“The goal is to find the compound that has the fewest side effects and is the most effective,” notes Page. “We are developing two oral drugs in parallel in an attempt to move the field forward.”
Further along in the research pipeline is a potential male contraceptive in gel form, supported by the National Institute of Child Health and Human Development (NICHD) and the Population Council. The gel, which contains testosterone and a progestin compound known as segesterone acetate (Nestorone), is applied to the back and shoulders and absorbed through the skin. The progestin reduces sperm production to low or nonexistent levels by blocking natural testosterone production in the testes. The replacement testosterone maintains functions, including normal sex drive, that depend on adequate blood levels of the hormone.
Scientists at Los Angeles BioMed Research Institute at Harbor-UCLA Medical Center and the University of Washington will coordinate research from seven other clinical centers. The Phase II study, now in the enrollment phase, will last 24 months and involve 450 men. The endpoint will be contraception efficacy in the female partner.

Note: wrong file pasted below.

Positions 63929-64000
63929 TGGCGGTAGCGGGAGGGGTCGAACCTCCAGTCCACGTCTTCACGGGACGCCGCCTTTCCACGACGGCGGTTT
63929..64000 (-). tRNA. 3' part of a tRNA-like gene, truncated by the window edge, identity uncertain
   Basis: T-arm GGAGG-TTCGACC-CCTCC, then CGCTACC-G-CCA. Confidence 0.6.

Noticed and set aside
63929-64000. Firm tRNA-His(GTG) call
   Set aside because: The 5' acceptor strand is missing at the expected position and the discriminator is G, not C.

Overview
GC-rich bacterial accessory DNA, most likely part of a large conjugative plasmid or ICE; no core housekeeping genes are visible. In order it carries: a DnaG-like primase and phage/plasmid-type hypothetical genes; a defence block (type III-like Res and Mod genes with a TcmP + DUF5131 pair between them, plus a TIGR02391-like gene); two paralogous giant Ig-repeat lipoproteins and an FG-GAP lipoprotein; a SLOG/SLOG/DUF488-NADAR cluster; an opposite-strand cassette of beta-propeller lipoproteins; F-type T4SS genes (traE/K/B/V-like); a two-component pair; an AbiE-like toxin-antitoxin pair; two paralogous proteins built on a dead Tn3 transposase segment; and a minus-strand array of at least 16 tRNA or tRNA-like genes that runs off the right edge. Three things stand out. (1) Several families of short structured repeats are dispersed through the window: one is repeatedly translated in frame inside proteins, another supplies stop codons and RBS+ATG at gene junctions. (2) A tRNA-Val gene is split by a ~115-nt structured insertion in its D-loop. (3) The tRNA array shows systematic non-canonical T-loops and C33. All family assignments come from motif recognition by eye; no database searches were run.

Men who enroll in the study will use the study gel daily for four to 12 weeks to determine participants’ tolerance of the formulation and to ensure that they encounter no unacceptable side effects. If the sperm levels have not decreased adequately, participants will continue using the gel for up to 16 weeks. Once participants’ sperm levels are sufficient for contraception, the participants will move to the efficacy phase, which is designed to study the formulation’s contraceptive effectiveness. This phase will last 52 weeks and calls for couples to rely solely on the male partner’s application of the gel for pregnancy prevention. Men will remain in the study for observation for 24 weeks after they discontinue use of the gel.